Question 5: Are the current costs affordable to customers and can they at the same time provide enough of a profit margin to detonate this commercial wave?
Ethan Zindler: We've seen the PV costs come down 90% since 2010. They were about 40 cents per watt at the factory gate from China. Now, it used to be $3, $4, $5 a watt not that long ago. On storage, we're at about $275 per kilowatt hour down from a $1,000 just four or five years ago. There's major progress being achieved.
The good news, bad news about renewable strategies generally, and this really applies well beyond the off-grid space is that, the good news is that there's no marginal cost. Once you've put it in place, you don't have to buy fuel for them. They operate themselves. The bad news is that means that all the cost is up front. You have to put the system in, which means you need capital. Yeah, once you, if you've got a diesel generator you have to just keep buying the diesel. That sucks, and the price can go up and down, and all the negative effects that come with it, but your monthly fee is relatively small.
If you then want to convert to a PV system, that might require a bit more upfront capital, and that is really where finance is so critical to all of this because the cash has to basically come, generally speaking, up front when you want to make the switch over to clean energy. The good news is that the economics definitely do pencil out. For instance, one example is in India. I'm just looking here, our chart, looking at our rooftop level of electricity is about $110 per megawatt hour. The actual average commercial tariff in most cases in states there is well above that. You can beat with solar, but you need to finance the system first.
Russell Sturm: If I can draw a line from Ethan's point to what the bank's role can be now, so innovations in this space, it's happened so quickly. We were working with the notion of a solar light, and now a lighting global quality verified products go up to 350 watt systems. Just like LEDs allowed conversion of a few electrons to useful light, we now have 17-inch, eight watt TVs. No longer is a 60-watt system required to a do a little black and white TV. We're talking about computers, TVs with 15-watt peak capacity. It's profound and that affects affordability.
Question 6: Are there other innovations that make off-grid options more affordable?
Russel Sturm: The other innovation has been around business models for delivering. Recognizing that first cost is a barrier, but that it is profoundly competitive against the incumbent technologies, whether it's diesel or kerosene, or crappy grid. That businesses have come forth with a variety of models, often deploying partnerships with mobile telecom, riding that horse that's already penetrated to do pay as you go type of models. Essentially imagine a virtual pre-pay meter, using mobile money, to enable a solar system to operate that you are paying for use of on a daily, weekly, or monthly basis.
"All of the investment that's happening in the sector is in the pay go sector, where there's immense opportunities on the upside, and this is allowing affordability. The dotted line to the World Bank Group is new industry. Wall Street doesn't get it."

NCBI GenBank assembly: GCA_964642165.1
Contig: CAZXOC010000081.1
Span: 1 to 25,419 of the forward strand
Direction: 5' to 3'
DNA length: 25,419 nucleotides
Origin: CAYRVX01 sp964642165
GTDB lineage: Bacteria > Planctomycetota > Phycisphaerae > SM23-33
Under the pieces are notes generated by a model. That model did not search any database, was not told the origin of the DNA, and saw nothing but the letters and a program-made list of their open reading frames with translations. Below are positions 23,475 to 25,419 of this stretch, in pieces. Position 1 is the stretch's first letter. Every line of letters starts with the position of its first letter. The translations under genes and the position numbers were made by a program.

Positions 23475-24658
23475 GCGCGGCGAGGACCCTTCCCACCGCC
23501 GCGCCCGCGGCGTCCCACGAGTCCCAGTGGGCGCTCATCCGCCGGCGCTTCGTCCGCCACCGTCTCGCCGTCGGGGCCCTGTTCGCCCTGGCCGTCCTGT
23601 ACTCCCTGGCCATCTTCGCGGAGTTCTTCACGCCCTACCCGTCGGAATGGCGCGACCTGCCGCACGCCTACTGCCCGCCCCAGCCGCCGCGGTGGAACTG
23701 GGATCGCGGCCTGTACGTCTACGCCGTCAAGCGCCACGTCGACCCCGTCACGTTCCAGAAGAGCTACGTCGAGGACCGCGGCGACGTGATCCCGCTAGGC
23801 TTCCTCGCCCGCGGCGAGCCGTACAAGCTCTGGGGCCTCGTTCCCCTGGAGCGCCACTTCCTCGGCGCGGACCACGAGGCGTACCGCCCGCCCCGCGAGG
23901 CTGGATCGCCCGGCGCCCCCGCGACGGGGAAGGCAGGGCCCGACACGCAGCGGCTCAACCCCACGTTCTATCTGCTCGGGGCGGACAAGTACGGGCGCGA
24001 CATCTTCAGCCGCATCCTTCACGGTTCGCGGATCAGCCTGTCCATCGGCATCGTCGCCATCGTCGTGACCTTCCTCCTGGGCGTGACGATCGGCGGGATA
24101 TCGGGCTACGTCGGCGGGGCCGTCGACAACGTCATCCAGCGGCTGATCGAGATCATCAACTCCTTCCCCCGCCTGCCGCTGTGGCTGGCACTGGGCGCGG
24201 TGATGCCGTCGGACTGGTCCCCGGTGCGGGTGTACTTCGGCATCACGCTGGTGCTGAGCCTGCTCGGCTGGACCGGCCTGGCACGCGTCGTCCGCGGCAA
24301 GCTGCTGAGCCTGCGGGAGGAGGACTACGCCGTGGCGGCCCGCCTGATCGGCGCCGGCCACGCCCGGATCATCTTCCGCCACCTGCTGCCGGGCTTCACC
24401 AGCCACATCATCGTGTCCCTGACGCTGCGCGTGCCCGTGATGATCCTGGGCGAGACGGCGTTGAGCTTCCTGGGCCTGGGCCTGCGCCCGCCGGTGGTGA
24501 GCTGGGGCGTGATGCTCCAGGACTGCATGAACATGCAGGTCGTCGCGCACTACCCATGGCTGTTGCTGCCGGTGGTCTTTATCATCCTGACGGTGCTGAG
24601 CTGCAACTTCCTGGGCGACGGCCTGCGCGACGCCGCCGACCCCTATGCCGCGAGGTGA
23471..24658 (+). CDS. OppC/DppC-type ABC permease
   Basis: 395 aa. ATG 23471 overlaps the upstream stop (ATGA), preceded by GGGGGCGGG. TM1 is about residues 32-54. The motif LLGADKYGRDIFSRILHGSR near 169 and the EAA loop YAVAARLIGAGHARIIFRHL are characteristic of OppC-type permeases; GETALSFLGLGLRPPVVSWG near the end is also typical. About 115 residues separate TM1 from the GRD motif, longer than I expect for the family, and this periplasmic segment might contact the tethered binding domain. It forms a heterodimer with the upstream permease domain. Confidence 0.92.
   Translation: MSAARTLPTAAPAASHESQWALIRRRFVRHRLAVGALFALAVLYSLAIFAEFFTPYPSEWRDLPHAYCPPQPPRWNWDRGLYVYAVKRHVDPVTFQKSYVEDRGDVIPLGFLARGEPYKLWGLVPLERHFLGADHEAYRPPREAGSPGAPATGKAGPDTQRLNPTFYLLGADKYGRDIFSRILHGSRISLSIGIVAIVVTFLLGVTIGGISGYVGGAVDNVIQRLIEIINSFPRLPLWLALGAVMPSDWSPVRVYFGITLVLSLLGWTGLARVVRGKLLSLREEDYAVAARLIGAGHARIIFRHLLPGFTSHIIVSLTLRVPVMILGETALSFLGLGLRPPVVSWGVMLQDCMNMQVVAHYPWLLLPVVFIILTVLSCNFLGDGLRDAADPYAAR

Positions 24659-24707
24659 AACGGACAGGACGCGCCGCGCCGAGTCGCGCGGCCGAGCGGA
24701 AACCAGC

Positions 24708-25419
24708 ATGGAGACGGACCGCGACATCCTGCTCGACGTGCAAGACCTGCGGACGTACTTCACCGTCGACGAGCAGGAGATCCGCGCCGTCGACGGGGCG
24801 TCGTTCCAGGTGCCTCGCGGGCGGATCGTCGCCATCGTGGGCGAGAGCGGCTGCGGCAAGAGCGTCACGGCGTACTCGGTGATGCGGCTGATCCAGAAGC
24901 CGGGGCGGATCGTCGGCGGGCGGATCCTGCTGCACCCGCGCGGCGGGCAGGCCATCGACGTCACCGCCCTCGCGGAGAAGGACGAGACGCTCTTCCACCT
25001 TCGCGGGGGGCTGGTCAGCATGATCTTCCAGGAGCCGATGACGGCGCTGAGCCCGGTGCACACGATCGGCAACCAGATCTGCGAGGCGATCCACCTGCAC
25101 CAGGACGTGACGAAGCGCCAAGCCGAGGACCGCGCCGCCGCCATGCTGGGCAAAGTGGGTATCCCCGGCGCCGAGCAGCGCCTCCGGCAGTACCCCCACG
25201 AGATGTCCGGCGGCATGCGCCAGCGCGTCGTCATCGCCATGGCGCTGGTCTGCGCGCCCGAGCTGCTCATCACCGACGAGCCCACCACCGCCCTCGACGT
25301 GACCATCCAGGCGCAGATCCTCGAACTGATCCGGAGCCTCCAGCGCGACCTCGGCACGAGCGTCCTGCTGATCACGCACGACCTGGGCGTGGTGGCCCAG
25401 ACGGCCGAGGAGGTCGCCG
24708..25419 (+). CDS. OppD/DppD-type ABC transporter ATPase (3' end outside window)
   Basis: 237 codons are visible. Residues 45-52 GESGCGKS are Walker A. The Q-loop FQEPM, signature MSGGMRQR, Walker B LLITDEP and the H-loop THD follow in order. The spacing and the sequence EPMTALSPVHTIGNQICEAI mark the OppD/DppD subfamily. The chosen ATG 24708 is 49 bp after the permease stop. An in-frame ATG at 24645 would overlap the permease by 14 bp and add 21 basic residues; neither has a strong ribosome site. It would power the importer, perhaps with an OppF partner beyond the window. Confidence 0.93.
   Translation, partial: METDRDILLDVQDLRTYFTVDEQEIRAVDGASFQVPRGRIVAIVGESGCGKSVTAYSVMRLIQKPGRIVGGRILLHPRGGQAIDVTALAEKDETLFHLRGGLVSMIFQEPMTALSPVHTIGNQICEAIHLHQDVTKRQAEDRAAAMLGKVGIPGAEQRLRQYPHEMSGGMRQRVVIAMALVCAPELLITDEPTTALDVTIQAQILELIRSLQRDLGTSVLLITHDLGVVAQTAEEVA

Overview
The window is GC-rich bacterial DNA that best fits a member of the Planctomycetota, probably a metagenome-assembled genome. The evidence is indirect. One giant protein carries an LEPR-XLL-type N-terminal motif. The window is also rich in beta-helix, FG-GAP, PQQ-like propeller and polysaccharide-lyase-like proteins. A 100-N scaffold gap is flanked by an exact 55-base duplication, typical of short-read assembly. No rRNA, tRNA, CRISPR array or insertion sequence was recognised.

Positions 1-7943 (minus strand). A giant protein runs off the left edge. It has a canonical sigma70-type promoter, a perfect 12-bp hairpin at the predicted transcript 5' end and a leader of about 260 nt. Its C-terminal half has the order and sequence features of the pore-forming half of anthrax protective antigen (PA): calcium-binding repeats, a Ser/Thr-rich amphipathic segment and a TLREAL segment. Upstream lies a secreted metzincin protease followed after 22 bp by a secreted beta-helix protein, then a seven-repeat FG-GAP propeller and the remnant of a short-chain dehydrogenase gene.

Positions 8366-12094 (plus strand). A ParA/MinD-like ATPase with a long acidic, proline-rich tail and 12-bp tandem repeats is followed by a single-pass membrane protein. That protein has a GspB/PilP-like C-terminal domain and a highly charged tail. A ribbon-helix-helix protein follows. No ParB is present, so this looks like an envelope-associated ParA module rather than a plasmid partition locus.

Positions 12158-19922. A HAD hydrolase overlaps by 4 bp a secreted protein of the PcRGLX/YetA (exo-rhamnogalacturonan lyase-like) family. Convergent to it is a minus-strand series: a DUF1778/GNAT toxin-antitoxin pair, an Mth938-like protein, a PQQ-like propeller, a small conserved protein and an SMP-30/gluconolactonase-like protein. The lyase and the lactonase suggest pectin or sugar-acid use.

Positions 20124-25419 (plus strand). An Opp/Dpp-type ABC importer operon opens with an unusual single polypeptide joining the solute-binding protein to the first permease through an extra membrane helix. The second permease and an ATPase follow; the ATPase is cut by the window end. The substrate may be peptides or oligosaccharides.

-Russell Sturm IFC Global Head, Energy Access Cross Cutting Advisory Services
All of the investment that's happening in the sector is in the pay go sector, where there's immense opportunities on the upside, and this is allowing affordability. The dotted line to the World Bank Group is new industry. Wall Street doesn't get it. Wall Street doesn't understand the risk profile of this, just like they didn't invest in mobile telecoms 15 years ago because they were analyzing mobile telecom companies just like they would AT&T, but it's a different business. This is a different business that's never existed on the planet before, so it requires an entity like the Bank Group or some other third party that has an eye on the development impact and recognizes there's this interim stage where some sort of risk-sharing has to take place to enable these companies to prove themselves and become commercially fundable.
About $270 million of commercial and quasi-commercial investment in these companies last year, and it's not a bad first start, but what could happen with additional investment if, alongside that, was some public money taking a first loss in these things? Not at a level that creates moral hazard or that crowds out the commercial investors, and we've seen that happen, but where this is a tricky role because we're intervening in markets, but it's a critical one to reach scale quickly.
Rysankova: Often, what we see, when the governments have these universal access roles, they say, "Oh, it has to be at least Tier 2, or it has to be Tier 1." As much as is happening with reduced cost, these sort of higher value systems are not affordable to everyone. I think there is affordability as long as it is acknowledged that some households will need to rely first on smaller systems, and that includes lanterns, and maybe grow to the bigger ones over time.
Vivian Foster: We have now this vast menu of things that really could potentially cover every pocket, in a sense. Not only that but we have parallel advances in energy efficiency that mean the appliances need less and less energy, and when you put the two things together that's really quite powerful.